6 Study Habits to Help You Stay Focused

by Kate Thornbury ’19

Like many students, it’s easy for me to get distracted while studying. Notifications, text messages, even music choices can hinder our potential for quality study time. For students at an academically rigorous school like Stony Brook, it is especially important to set aside a meaningful time when we can focus on our studies. Here are a few tips that I have found helpful when studying.

  1. Get organized BEFORE you start studying.

There are so many times when I sit at my desk, ready to study, but somehow find a way to justify procrastination. Things that aren’t inherently bad, but aren’t top priority either, often keep me from the task at hand. Little projects like getting water, cleaning my room, or reorganizing my binder can suddenly become vastly more interesting to me as soon as I sit down to study. When it’s time to study, however, all of these things should be done.

I also find it helpful to physically make a list of my assignments due for the next day. That way, I know the amount of what needs to be done so that I can manage my time well. (And who doesn’t like the satisfaction of crossing off a task on a list?)

  1. Dedicate your study time ONLY to studying.

You’ve heard it before, turn off the notifications on your phone so you can eliminate the temptation to check social media. But I would take this one step further– put your phone away so that it isn’t even in sight. A study from the University of Southern Maine found that the mere presence of a phone can be not only distracting, but lower your brain power. Set yourself up for success. Put away the phone.

  1. Hydrate!

And I’m not talking about soda or energy drinks. A study from Westminster University suggests that those who hydrated for an exam performed better than those who didn’t. Our brain needs water in order to function to it’s full potential. Like I said before, get your water BEFORE you start studying, so that it won’t be on your mind.

  1. Music

I’m someone who cannot study in silence, so this one is important to me. Trust me, I love Taylor Swift just as much as the next person, but sometimes I pay more attention to the words being sung rather than my actual homework. Most music follows a rhyming pattern, which can make our brains work harder than they should. Opting for classical music has been scientifically shown to improve brain function. Even if you aren’t keen on classical music, white noise or the sound of rain helps with concentration.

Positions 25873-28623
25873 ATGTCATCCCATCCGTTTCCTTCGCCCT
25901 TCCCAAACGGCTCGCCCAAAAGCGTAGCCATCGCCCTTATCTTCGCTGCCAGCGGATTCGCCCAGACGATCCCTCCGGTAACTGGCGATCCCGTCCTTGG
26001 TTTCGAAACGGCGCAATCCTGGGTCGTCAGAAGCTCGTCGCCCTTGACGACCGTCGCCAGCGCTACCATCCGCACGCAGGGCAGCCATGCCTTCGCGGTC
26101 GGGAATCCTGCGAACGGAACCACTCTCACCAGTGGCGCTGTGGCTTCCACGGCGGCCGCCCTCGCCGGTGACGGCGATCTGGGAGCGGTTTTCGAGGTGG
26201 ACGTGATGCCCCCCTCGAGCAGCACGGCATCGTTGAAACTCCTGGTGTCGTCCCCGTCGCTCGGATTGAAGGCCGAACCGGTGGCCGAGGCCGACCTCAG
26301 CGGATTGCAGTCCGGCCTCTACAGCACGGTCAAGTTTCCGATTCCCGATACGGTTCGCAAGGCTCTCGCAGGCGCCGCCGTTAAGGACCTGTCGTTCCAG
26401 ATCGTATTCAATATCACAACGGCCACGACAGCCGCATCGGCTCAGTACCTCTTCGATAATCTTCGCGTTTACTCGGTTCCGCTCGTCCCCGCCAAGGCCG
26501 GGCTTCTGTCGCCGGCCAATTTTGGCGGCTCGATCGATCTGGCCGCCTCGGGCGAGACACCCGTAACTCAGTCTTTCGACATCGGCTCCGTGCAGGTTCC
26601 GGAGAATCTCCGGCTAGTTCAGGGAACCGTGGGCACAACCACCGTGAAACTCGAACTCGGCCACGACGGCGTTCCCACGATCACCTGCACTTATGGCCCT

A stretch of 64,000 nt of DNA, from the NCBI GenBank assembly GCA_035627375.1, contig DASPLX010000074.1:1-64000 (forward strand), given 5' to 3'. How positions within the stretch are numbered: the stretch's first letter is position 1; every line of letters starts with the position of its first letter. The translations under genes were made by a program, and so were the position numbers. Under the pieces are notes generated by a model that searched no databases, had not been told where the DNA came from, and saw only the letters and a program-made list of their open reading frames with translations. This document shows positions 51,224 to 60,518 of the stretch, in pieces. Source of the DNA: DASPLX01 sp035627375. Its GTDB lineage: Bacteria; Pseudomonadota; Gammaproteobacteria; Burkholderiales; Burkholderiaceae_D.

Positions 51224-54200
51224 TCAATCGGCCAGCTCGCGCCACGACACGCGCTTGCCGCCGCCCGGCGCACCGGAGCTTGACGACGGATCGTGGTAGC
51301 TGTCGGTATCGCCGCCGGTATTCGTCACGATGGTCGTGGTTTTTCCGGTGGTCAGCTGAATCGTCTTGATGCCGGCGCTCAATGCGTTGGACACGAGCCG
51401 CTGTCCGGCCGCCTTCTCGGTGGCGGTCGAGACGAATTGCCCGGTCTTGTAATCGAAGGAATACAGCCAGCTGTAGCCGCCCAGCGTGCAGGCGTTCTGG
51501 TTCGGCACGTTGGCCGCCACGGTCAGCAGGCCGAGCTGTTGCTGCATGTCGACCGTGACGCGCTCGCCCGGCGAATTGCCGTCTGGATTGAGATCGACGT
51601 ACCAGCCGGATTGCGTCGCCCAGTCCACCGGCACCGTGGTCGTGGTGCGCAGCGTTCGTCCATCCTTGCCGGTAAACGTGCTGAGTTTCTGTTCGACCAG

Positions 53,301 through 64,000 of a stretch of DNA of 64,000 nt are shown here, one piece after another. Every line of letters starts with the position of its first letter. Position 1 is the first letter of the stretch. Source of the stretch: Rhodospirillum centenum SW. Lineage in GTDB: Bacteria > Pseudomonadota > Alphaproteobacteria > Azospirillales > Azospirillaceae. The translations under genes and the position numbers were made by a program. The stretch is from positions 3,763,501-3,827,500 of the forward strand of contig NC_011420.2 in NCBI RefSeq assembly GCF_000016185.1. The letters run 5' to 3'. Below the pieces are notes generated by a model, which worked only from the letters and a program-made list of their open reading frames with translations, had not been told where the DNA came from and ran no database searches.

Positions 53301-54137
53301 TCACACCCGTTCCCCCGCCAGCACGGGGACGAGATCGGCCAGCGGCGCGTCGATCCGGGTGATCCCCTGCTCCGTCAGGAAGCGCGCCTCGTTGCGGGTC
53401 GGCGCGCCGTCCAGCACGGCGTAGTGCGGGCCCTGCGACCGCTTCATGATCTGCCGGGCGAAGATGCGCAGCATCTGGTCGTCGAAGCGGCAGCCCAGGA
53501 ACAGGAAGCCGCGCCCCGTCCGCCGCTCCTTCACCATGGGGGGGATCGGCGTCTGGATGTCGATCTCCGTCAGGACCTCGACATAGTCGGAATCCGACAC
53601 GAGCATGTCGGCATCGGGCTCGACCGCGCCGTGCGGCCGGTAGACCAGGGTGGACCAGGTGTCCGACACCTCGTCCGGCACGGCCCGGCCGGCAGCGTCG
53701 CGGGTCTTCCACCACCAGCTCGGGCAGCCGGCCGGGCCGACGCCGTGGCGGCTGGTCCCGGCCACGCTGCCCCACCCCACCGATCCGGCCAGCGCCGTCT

(here’s a website I recommend for this: www.rainymood.com )

  1. Take a break!

Have you ever been reading a book for school, not really absorbing any of the words, and then you have to re-read an entire page again? I’ve been there. Short, strategic breaks can be rejuvenating and give your brain a well deserved break. During these breaks, you can stretch, get more water, or answer an email. A five minute break is just enough to gather your thoughts and come back working more efficiently.

  1.  Go to bed!

There’s a point in the night where you need to turn off the computer and close the books. As growing teenagers, we need at least nine and a half hours of sleep. Crazy, I know. But you don’t want to let your lack of sleep affect class the next day!

It’s important to realize that study habits look different for everyone, but these are a few general rules that I go by when studying. My parting advice? Get in a routine. Whatever works for you. It might feel a little uncomfortable for the first few days, but it will help you become more productive and, eventually, a more focused student.


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